The last decades have seen a number of liquid metal experiments on the interaction of magnetic fields with the flow of electrically conducting fluids. The opaqueness of liquid metals requires non-optical methods for inferring the velocity structure of the flow. Quite often, such experiments are carried out in the presence of high electrical currents to generate the necessary magnetic fields. Depending on the specific purpose, these currents can reach several kiloamperes. The utilized switching mode power supply can then influence seriously the measurement system by electromagnetic interference. A recent experiment on the azimuthal magnetorotational instability (AMRI) has shown that a hydrodynamically stable Taylor-Couette flow becomes unstable under the influence of a high azimuthal magnetic field. An electrical current along the axis of the experiment with up to 20. kA generates the necessary field to destabilize the flow. We present experimental results of this AMRI experiment carried out at the PROMISE facility with an enhanced power supply. For this setup, we discuss the elaborate measures that were needed to obtain a reasonable signal-to-noise ratio of the ultrasonic Doppler velocimetry (UDV) system. In dependence on various parameter variations, some typical features of the observed instability, such as the energy content, the wavelength, and the frequency are analyzed and compared with theoretical predictions.
    The Dresden sodium facility for dynamo and thermohydraulic studies (DRESDYN) is a platform for large-scale liquid sodium experiments devoted to fundamental geo- and astrophysical questions as well as to various applied problems related to the conversion and storage of energy. Its most ambitious part is a precession driven dynamo experiment comprising 8 tons of liquid sodium supposed to rotate with up to 10 Hz and to precess with up to 1 Hz. Another large-scale set-up is a Tayler-Couette experiment with a gap width of 0.2 m and a height of 2 m, whose inner cylinder rotates with up to 20 Hz. Equipped with a coil system for the generation of an axial field of up to 120 mT and two different axial currents through the center and the liquid sodium, this experiment aims at studying various versions of the magnetorotational instability and their combinations with the Tayler instability. We discuss the physical background of these two experiments and delineate the present status of their technical realization. Other installations, such as a sodium loop and a test stand for In-Service-Inspection experiments will also be sketched.
    The analog controlled precision heat power source is the main part of a sensor development to estimate real time properties of the primary coolant in a 300 kW process cooling system. The measurement of physical properties like thermal conductivity or thermal diffusion requires a precise and accurate heater. The constant heat flux is then applied to the liquid under test to acquire its different properties. Here, commonly established control methods of heating with constant current or constant voltage may fail because the heating resistor changes its resistance with temperature. The idea is to utilize a power monitor circuit like the LT2940, which contains an analog multiplier with a control loop around it. The initial design and its assumed uncertainties will be discussed. The first version of the power controller shows an outstanding performance in terms of precision in a steady state. Compared to conventional switching mode power sources the approach with an analog controlled heater avoids EMI issues as well. The main goal of the present design is a precise source of heat power with less than 0.5% of error.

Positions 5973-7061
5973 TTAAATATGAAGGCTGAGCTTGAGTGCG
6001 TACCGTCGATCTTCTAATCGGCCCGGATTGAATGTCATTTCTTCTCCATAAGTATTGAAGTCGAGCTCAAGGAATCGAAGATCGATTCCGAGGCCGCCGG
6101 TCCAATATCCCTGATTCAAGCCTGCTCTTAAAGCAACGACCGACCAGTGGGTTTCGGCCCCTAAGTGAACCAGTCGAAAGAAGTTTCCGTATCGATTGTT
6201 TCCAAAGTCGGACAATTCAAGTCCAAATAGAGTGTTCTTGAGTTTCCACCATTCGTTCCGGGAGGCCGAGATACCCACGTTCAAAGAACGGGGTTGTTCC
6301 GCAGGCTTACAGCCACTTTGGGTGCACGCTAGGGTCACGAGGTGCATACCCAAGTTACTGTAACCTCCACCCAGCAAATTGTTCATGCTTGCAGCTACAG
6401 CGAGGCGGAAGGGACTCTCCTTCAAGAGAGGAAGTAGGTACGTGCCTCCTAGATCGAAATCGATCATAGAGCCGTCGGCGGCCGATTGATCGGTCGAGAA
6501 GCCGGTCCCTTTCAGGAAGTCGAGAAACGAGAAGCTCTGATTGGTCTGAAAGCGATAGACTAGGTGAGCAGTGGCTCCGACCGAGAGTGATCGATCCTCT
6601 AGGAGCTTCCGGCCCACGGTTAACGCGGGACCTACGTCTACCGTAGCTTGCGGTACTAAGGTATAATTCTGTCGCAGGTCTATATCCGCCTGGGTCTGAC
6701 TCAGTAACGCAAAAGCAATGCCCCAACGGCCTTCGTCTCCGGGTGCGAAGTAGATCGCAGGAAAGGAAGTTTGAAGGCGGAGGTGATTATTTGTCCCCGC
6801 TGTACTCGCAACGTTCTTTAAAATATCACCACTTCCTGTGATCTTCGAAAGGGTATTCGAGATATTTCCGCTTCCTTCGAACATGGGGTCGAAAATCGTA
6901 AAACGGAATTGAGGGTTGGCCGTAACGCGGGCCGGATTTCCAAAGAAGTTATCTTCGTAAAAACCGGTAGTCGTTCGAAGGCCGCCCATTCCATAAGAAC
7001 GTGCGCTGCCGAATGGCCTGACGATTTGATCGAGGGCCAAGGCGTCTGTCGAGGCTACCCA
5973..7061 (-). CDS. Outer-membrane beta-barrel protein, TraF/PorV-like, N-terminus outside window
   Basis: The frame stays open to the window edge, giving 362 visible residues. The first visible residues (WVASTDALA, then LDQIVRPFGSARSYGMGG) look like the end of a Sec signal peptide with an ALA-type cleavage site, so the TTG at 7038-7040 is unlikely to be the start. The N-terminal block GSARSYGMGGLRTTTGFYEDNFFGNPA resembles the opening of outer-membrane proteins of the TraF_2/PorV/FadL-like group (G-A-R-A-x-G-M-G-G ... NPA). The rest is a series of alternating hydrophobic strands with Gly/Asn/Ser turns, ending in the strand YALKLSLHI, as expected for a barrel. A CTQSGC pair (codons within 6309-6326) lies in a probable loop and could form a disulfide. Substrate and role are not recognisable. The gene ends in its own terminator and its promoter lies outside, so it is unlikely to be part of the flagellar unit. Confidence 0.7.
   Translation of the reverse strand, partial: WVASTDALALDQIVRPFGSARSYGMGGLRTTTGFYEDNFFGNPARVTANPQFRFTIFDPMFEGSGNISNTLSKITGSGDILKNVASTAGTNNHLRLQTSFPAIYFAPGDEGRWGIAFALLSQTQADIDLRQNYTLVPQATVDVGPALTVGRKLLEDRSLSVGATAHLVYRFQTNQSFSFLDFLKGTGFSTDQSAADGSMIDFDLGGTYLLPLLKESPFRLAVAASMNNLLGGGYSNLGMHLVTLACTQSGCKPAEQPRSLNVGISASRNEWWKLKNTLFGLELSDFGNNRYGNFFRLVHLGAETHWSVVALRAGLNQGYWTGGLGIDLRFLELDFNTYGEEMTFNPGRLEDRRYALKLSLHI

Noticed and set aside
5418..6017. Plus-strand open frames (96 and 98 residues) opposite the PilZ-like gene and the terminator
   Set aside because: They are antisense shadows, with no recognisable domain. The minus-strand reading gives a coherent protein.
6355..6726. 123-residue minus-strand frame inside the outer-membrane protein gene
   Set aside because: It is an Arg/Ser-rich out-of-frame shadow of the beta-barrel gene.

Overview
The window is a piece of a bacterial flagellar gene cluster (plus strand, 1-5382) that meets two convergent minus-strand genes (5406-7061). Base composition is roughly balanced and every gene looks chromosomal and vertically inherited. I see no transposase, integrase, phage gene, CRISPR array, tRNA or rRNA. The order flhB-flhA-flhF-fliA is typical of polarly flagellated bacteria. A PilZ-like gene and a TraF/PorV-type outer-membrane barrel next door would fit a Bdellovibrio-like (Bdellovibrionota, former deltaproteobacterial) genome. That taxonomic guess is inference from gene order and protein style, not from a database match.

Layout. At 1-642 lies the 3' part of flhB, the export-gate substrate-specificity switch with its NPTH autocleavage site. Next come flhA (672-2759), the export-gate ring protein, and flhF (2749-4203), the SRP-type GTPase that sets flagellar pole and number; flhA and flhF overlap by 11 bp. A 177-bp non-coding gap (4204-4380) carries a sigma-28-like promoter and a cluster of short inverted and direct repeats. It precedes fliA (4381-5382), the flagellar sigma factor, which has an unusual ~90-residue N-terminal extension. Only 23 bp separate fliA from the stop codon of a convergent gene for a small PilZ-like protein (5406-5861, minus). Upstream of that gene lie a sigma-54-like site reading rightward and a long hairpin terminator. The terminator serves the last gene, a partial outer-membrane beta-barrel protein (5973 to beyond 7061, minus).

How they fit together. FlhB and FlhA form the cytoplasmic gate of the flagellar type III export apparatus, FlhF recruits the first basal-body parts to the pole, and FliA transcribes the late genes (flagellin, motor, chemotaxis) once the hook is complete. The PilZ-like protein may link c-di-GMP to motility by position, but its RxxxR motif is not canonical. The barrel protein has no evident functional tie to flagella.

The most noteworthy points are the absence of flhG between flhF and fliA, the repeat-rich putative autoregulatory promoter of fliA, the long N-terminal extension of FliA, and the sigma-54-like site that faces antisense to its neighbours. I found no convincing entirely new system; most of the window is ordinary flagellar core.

The project A2 of the LIMTECH Alliance aimed at a better understanding of those magnetohydrodynamic instabilities that are relevant for the generation and the action of cosmic magnetic fields. These comprise the hydromagnetic dynamo effect and various magnetically triggered flow instabilities, such as the magnetorotational instability and the Tayler instability. The project was intended to support the experimental capabilities to become available in the framework of the DREsden Sodium facility for DYNamo and thermohydraulic studies (DRESDYN). An associated starting grant was focused on the dimensioning of a liquid metal experiment on the newly found magnetic destabilization of rotating flows with positive shear. In this paper, the main results of these two projects are summarized.
    Today non-destructive evaluation techniques become more and more important. Consequently, X-ray detectors are suitable tools to get information about specimens. In comparison to the already established scintillation principle, the direct converting method on the basis of semiconductor materials delivers several advantages. Hence, it is necessary to speed this measurement method and develop appropriate packages for these assemblies. In this paper the method of direct converting X-ray line detectors as well as their packaging and relevant aspects are introduced.
    First results of a new spherical Couette experiment are presented. The liquid metal flow in a spherical shell is exposed to a homogeneous axial magnetic field. For a Reynolds number Re=1000, we study the effect of increasing Hartmann number Ha. The resulting flow structures are inspected by ultrasound Doppler velocimetry. With a weak applied magnetic field, we observe an equatorially anti-symmetric jet instability with azimuthal wave number m=3. As the magnetic field strength increases, this instability vanishes. When the field is increased further, an equatorially symmetric return flow instability arises. Our observations are shown to be in good agreement with linear stability analysis and non-linear flow simulations.
    Liquid metal batteries (LMBs) consist of two liquid metal electrodes and a molten salt ionic conductor sandwiched between them. The density ratios allow for a stable stratification of the three layers. LMBs were already considered as part of energy conversion systems in the 1960s and have recently received renewed interest for economical large-scale energy storage. In this paper, we concentrate on the magnetohydrodynamic aspects of this cell type with special focus on electro-vortex flows and possible effects of the Tayler instability.
    Top co-authors
    View All